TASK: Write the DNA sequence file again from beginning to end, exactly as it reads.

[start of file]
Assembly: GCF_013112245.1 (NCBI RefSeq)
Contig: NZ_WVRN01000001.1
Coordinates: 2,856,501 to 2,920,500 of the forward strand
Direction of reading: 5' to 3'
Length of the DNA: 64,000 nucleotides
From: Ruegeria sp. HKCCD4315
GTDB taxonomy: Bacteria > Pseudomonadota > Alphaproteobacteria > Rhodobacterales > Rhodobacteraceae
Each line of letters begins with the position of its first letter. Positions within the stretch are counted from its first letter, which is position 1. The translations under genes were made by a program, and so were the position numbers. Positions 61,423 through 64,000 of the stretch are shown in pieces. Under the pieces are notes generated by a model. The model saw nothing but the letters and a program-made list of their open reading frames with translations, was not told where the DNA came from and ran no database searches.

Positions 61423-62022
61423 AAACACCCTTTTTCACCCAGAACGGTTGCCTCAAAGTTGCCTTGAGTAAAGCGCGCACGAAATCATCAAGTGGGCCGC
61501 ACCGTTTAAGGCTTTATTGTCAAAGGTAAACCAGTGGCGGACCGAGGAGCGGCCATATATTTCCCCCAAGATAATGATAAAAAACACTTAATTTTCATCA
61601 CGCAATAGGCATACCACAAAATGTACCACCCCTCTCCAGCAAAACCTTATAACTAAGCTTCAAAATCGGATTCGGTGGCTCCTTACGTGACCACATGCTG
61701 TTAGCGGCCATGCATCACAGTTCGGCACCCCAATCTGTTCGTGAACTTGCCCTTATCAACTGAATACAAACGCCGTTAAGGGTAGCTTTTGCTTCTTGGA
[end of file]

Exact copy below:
Assembly: GCF_013112245.1 (NCBI RefSeq)
Contig: NZ_WVRN01000001.1
Coordinates: 2,856,501 to 2,920,500 of the forward strand
Direction of reading: 5' to 3'
Length of the DNA: 64,000 nucleotides
From: Ruegeria sp. HKCCD4315
GTDB taxonomy: Bacteria > Pseudomonadota > Alphaproteobacteria > Rhodobacterales > Rhodobacteraceae
Each line of letters begins with the position of its first letter. Positions within the stretch are counted from its first letter, which is position 1. The translations under genes were made by a program, and so were the position numbers. Positions 61,423 through 64,000 of the stretch are shown in pieces. Under the pieces are notes generated by a model. The model saw nothing but the letters and a program-made list of their open reading frames with translations, was not told where the DNA came from and ran no database searches.

Positions 61423-62022
61423 AAACACCCTTTTTCACCCAGAACGGTTGCCTCAAAGTTGCCTTGAGTAAAGCGCGCACGAAATCATCAAGTGGGCCGC
61501 ACCGTTTAAGGCTTTATTGTCAAAGGTAAACCAGTGGCGGACCGAGGAGCGGCCATATATTTCCCCCAAGATAATGATAAAAAACACTTAATTTTCATCA
61601 CGCAATAGGCATACCACAAAATGTACCACCCCTCTCCAGCAAAACCTTATAACTAAGCTTCAAAATCGGATTCGGTGGCTCCTTACGTGACCACATGCTG
61701 TTAGCGGCCATGCATCACAGTTCGGCACCCCAATCTGTTCGTGAACTTGCCCTTATCAACTGAATACAAACGCCGTTAAGGGTAGCTTTTGCTTCTTGGA